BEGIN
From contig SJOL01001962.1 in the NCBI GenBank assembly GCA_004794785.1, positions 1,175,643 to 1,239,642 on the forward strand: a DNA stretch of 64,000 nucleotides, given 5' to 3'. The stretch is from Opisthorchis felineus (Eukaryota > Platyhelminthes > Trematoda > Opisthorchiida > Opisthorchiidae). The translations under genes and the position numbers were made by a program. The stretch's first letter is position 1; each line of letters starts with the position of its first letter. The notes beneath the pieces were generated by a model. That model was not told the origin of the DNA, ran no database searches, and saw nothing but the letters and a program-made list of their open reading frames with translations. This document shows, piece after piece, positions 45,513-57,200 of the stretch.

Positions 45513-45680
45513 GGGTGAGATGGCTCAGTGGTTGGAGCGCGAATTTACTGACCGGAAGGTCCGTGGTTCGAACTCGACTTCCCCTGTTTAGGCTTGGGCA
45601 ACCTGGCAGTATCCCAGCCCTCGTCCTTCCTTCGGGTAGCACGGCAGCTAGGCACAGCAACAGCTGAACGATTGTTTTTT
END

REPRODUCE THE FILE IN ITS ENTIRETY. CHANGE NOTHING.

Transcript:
From contig SJOL01001962.1 in the NCBI GenBank assembly GCA_004794785.1, positions 1,175,643 to 1,239,642 on the forward strand: a DNA stretch of 64,000 nucleotides, given 5' to 3'. The stretch is from Opisthorchis felineus (Eukaryota > Platyhelminthes > Trematoda > Opisthorchiida > Opisthorchiidae). The translations under genes and the position numbers were made by a program. The stretch's first letter is position 1; each line of letters starts with the position of its first letter. The notes beneath the pieces were generated by a model. That model was not told the origin of the DNA, ran no database searches, and saw nothing but the letters and a program-made list of their open reading frames with translations. This document shows, piece after piece, positions 45,513-57,200 of the stretch.

Positions 45513-45680
45513 GGGTGAGATGGCTCAGTGGTTGGAGCGCGAATTTACTGACCGGAAGGTCCGTGGTTCGAACTCGACTTCCCCTGTTTAGGCTTGGGCA
45601 ACCTGGCAGTATCCCAGCCCTCGTCCTTCCTTCGGGTAGCACGGCAGCTAGGCACAGCAACAGCTGAACGATTGTTTTTT